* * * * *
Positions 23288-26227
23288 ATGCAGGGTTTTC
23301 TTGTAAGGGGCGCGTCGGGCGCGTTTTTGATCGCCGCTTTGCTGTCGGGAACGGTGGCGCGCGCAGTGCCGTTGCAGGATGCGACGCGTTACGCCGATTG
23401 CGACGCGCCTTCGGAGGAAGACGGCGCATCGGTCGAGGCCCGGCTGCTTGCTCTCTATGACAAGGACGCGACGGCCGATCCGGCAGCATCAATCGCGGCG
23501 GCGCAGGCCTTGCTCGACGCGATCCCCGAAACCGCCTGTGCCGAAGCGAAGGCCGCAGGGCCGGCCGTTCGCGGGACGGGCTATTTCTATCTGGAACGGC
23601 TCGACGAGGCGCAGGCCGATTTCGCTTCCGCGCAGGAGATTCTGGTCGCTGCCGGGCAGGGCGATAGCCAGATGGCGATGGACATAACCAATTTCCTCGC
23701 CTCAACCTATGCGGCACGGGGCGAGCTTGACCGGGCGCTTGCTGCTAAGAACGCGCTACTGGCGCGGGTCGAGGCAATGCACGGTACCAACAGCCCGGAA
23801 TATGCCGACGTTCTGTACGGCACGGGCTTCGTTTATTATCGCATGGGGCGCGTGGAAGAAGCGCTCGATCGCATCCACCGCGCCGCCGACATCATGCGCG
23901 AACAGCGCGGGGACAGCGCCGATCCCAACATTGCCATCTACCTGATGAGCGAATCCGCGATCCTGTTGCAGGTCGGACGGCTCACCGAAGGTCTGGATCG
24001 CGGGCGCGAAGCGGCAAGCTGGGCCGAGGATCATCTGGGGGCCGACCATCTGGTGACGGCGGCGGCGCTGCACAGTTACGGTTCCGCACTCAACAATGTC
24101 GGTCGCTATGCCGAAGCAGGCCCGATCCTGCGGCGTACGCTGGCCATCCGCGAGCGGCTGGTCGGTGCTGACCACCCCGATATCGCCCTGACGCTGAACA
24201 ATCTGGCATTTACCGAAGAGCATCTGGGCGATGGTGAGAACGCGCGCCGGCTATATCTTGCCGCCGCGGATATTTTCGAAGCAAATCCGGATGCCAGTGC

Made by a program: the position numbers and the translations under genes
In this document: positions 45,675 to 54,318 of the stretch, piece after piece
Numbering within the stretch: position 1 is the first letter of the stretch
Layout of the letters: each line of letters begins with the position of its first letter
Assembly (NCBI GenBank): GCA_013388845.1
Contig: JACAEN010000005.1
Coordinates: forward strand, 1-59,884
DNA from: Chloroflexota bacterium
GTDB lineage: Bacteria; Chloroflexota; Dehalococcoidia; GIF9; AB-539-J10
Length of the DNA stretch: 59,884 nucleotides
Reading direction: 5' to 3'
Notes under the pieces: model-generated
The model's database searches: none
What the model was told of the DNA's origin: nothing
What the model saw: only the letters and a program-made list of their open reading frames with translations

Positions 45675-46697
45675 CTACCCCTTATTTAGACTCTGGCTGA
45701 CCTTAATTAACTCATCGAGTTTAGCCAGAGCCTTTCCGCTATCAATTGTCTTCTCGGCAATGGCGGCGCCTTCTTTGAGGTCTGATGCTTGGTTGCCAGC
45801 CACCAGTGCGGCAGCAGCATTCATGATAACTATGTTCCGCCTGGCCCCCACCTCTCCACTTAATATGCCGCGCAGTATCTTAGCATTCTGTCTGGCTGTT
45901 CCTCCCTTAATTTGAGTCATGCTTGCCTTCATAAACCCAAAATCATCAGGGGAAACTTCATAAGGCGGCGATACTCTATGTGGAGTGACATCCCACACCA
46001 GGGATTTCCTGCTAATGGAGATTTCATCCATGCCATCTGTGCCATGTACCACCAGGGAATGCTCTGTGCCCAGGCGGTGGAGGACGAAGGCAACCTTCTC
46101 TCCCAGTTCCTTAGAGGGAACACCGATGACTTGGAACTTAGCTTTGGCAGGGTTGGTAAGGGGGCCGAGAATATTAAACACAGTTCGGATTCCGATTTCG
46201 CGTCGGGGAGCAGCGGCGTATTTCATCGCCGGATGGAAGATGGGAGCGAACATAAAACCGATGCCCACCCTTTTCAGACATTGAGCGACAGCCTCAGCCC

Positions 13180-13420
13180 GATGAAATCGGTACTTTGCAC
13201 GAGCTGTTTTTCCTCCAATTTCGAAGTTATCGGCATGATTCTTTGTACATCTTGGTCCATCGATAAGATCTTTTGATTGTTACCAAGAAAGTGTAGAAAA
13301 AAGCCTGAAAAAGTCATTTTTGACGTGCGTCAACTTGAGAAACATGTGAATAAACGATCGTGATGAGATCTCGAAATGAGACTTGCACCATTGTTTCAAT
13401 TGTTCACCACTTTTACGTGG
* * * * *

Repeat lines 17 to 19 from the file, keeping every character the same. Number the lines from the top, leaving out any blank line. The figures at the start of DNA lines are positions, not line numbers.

Assembly (NCBI GenBank): GCA_013388845.1
Contig: JACAEN010000005.1
Coordinates: forward strand, 1-59,884